A Place Without End
The infinite is not something we find or create – it is something we inherit and inhabit.
Written by Amy Lewis, Vice President, Policy & Communications
Hundreds of years ago, before the advent of the printing press or global empires, the world seemed like a pretty large place. Without search engines or even a reliable map to consult about what lay just over the horizon, many people assumed that whatever was there might as well be mythical in dimension. The horizon was the frontier between two countries: the known and the imagined.
But in the last few centuries, global perceptions about the size and nature of our planet have changed. The place our ancestors believed to be unimaginably big has shrunk to the size and shape of Wikipedia pages. International travel, which once took years to prepare, now is as easy as purchasing a single ticket and packing a single suitcase. In less than a day you can make a journey halfway around the world, a journey that would have taken our ancestors months and even years to complete.
As our knowledge of the world has expanded far beyond a mere horizon, the wilder places – those habitats that gave rise to our species and all the others – have retreated beneath axe blade and tractor plow. They have ceded way to the fields that we know – farms, factories, and cities – taking with them the dangerous inconvenience of the mysterious life-giving wild. As they recede, so too does a certain type of possibility, the same type of possibility that gave rise to the miracle of life in the first place and shaped it for hundreds of millions of years: the possibility of the untamed and unknown.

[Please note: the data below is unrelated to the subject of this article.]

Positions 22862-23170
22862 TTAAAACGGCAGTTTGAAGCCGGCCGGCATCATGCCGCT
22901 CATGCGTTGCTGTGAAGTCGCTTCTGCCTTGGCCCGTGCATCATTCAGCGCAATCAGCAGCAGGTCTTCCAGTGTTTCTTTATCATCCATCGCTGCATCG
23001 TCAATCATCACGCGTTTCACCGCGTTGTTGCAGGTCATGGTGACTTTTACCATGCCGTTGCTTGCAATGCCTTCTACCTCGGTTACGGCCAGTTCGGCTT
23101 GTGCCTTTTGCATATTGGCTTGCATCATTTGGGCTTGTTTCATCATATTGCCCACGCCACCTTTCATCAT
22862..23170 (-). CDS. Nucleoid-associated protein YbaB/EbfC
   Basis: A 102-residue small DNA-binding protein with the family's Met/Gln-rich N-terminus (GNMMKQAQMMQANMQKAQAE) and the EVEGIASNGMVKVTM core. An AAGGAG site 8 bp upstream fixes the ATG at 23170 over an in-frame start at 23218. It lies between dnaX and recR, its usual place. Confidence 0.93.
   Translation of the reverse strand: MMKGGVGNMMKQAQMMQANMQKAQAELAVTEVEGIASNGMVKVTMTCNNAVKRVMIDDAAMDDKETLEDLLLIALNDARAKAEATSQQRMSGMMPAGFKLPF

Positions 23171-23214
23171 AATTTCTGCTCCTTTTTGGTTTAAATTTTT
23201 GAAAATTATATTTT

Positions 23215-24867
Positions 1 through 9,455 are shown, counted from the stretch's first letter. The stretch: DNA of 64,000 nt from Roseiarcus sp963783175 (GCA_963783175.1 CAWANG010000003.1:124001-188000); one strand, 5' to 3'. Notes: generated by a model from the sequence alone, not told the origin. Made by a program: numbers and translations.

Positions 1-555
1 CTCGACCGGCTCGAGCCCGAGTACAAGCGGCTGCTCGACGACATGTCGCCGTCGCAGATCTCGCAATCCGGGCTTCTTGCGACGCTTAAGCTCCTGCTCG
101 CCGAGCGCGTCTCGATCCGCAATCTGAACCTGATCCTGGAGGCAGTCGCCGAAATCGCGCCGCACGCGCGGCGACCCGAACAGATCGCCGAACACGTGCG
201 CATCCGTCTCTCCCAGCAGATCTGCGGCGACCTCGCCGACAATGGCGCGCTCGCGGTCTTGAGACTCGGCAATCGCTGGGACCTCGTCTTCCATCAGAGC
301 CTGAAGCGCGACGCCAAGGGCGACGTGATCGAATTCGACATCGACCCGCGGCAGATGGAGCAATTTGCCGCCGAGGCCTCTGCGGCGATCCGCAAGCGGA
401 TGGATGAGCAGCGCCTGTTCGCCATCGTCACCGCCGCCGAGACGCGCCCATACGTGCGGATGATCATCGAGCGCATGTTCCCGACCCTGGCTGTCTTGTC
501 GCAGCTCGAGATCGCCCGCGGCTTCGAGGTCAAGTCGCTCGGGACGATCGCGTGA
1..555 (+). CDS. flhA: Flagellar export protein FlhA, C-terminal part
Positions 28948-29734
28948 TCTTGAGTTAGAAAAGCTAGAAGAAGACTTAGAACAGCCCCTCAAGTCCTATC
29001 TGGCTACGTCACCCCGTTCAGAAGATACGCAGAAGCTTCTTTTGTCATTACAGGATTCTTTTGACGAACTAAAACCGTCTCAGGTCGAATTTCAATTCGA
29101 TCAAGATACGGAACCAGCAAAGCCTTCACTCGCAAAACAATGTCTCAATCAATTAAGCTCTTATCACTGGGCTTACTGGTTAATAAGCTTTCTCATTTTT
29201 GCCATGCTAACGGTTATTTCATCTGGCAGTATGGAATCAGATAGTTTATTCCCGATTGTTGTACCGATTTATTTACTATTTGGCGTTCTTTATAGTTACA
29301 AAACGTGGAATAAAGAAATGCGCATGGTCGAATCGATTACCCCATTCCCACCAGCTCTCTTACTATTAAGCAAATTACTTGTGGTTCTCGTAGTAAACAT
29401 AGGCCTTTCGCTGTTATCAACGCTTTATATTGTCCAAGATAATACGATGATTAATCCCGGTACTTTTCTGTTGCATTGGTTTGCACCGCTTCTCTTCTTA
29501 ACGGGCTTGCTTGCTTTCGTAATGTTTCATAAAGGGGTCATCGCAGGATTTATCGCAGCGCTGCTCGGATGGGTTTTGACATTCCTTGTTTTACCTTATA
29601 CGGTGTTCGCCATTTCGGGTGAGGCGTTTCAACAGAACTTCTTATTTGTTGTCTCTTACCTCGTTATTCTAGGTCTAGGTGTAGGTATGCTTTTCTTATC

The human species has made its preference for domestication clear. By our actions we have demonstrated that we prefer opportunities of our own making and our own shaping. In some ways, this process of domestication – both of the natural world as well as ourselves – has expanded the terrain of the imagination. Domestication, after all, laid the foundation for civilization, and civilization has been the launchpad for all types of creative and technological feats.
But for all that civilization has enabled; sending a handful of individuals into space, glimpses into distant worlds and galaxies, and the many other miniature marvels we take for granted on an hourly basis, for billions of people it has also diminished the world to the size of a concrete office building and a Wikipedia page. For many, most experiences arrive on their doorstep like deliveries from Amazon – predetermined and expedient. While our ancestors experienced a world limited by the unknown, contemporary people experience a world that is limited by the known. For the wilder places have been banished far beyond the horizon, so far in fact that billions of people will never glimpse them with their own eyes.
And for the 1.6 billion people that the United Nations reports depend on wild nature directly for their livelihoods, the retreat of the wild isn’t just a travesty of the human spirit, it is also a matter of life and death. For all of us, it is a matter of life or death eventually. Wild and ferocious nature is still our mother, and for all our inventions we still have not figured out how to engineer an atmosphere full of oxygen, regulate global weather patterns, or build fertile soils at a planetary-scale.